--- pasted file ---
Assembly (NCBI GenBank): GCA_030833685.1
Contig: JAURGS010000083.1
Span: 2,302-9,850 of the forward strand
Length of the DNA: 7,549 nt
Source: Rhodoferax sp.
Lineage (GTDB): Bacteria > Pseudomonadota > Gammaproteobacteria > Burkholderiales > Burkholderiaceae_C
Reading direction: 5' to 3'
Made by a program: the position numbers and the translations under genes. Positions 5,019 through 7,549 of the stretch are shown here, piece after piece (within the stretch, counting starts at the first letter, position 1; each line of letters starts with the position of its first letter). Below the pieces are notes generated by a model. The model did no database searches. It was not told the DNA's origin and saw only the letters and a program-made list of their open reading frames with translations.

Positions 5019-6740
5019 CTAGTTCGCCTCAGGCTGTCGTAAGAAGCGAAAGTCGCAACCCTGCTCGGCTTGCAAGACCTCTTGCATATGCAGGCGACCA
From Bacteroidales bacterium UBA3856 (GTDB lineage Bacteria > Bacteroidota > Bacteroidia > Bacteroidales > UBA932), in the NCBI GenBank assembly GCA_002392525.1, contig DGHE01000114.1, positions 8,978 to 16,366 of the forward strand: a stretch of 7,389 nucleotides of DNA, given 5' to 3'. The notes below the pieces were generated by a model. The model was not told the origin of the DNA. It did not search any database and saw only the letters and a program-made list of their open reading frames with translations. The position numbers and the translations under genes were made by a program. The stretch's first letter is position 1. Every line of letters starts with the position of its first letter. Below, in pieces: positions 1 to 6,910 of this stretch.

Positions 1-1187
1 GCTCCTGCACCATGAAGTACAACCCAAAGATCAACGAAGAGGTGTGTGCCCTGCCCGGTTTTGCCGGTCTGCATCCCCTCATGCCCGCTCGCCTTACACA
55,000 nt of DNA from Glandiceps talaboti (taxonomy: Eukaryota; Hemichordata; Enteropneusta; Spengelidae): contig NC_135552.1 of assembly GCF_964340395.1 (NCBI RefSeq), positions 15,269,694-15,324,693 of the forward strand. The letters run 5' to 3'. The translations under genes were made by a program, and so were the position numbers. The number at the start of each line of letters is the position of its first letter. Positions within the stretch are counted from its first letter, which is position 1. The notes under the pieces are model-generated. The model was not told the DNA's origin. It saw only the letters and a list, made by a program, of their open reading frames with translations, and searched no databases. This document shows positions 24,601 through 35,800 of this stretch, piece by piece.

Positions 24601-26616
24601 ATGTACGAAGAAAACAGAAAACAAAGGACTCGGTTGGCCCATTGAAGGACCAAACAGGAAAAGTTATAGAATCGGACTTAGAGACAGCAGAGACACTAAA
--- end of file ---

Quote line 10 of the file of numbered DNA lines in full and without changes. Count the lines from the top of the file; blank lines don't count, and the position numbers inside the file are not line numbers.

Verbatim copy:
5019 CTAGTTCGCCTCAGGCTGTCGTAAGAAGCGAAAGTCGCAACCCTGCTCGGCTTGCAAGACCTCTTGCATATGCAGGCGACCA